Based on the foregoing, the undersigned RECOMMENDS the following:

1. That the complaint be filed and that plaintiff be permitted to proceed with a § 1983 claim for damages premised upon an unconstitutional use of excessive force, but only as to defendants Brown, Koskovich, Moser, and Lee, and then only against them in their individual capacities based on plaintiff's desire not to hold the City of Dickinson responsible;

2. That all of the other claims and defendants be DISMISSED WITHOUT PREJUDICE, and that the action be recaptioned accordingly;

3. That the action be stayed pending completion of the state criminal proceedings referenced in the complaint unless plaintiff shows cause why the action should not be stayed.

4. That plaintiff provide notice to the court in writing of the completion of the state criminal prosecution not later than sixty (60) days following the entry of a final, non- appealable judgment, and that failure to comply may result in the complaint being dismissed without prejudice.

5. That during the pendency of the stay, the complaint need not be served upon defendants Brown, Koskovich, Moser, and Lee and that the complaint not be dismissed pursuant to F. R. Civ. P. 4(m), given that good cause exists for not serving the defendants until the court lifts the stay.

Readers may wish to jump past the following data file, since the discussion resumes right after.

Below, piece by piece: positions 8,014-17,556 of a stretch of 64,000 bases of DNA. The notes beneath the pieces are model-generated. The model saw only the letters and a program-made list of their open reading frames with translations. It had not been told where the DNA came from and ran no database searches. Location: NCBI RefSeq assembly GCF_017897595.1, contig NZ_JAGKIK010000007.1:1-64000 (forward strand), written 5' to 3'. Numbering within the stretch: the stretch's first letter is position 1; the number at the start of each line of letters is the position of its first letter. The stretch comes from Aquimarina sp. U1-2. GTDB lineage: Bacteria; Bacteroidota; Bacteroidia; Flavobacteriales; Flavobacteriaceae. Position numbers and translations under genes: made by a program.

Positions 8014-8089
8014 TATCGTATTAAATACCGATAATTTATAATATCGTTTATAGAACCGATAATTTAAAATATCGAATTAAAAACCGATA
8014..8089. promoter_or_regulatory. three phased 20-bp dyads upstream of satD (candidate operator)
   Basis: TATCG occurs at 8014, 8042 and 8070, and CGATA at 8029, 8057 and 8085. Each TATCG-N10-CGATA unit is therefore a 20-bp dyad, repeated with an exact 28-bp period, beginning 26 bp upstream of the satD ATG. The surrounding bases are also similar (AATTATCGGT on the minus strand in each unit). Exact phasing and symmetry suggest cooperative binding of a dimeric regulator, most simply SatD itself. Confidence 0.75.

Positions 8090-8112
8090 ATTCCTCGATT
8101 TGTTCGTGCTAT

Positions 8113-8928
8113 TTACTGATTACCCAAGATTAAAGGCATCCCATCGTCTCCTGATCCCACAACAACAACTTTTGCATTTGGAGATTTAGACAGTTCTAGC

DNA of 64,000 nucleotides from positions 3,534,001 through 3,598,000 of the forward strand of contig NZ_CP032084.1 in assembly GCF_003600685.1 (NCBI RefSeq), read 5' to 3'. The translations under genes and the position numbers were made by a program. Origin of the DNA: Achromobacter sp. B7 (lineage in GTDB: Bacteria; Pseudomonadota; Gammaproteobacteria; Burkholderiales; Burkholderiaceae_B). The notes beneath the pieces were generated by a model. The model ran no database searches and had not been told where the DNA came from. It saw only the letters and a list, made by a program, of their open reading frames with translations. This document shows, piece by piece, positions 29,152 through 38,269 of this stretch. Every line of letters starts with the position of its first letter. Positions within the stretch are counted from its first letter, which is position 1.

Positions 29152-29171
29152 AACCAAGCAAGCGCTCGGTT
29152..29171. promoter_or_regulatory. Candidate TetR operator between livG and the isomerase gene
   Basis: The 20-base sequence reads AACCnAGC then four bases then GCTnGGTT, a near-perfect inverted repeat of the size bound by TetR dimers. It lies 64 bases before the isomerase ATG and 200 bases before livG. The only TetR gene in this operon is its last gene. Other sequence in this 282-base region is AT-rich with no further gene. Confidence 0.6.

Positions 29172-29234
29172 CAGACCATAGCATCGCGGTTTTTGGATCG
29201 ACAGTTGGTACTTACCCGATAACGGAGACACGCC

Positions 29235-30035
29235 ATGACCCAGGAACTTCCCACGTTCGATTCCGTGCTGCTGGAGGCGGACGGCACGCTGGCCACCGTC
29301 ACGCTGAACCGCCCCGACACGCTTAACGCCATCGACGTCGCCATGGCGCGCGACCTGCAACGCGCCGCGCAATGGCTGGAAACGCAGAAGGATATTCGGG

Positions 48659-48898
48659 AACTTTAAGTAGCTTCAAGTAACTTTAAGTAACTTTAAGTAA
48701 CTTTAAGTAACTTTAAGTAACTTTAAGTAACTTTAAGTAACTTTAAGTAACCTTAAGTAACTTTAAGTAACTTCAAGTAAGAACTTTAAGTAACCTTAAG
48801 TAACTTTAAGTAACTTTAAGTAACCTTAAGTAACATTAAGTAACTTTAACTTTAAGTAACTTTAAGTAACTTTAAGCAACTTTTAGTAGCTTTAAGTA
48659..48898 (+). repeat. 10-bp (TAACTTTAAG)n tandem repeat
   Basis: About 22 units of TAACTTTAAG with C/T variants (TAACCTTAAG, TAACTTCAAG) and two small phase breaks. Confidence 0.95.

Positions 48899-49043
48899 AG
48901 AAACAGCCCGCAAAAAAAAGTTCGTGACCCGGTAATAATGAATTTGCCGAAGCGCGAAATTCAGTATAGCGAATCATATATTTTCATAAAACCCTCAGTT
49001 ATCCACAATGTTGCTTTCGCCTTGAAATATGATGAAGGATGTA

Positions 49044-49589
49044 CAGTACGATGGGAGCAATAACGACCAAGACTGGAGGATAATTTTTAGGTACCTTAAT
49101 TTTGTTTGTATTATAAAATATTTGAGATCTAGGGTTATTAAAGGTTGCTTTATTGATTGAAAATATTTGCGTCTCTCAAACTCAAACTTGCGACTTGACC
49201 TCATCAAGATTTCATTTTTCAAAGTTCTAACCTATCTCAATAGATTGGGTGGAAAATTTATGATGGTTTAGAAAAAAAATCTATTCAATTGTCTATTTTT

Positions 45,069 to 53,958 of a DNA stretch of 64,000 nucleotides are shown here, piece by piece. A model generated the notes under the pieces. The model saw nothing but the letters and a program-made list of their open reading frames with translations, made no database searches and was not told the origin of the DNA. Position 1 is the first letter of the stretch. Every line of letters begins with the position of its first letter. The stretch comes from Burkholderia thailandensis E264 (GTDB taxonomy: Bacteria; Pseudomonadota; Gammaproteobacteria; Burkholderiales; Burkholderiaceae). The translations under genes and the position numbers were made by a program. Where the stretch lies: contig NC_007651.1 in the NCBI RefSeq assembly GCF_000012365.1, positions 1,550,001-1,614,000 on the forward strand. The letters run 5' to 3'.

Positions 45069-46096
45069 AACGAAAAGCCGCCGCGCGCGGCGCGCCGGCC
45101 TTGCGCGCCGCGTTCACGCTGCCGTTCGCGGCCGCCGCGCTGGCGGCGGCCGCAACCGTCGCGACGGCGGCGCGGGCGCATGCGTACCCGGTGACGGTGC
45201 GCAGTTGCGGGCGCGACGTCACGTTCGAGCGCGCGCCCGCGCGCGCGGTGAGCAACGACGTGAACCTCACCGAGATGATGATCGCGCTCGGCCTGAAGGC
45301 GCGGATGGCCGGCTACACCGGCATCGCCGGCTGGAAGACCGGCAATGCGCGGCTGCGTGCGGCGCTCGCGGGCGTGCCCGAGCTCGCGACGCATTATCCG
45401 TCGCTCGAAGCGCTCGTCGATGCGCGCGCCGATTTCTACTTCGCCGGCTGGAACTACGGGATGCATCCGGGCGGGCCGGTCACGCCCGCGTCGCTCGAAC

Pursuant to D.N.D. Civil L.R. 72.1(D)(3), plaintiff may object to this recommendation within thirty (30) days after being served with a copy of this Report and Recommendation. Failure to file appropriate objections may result in the recommended action being taken without further notice or opportunity to respond.

Buy This Entire Record For $7.95

Official citation and/or docket number and footnotes (if any) for this case available with purchase.

Learn more about what you receive with purchase of this case.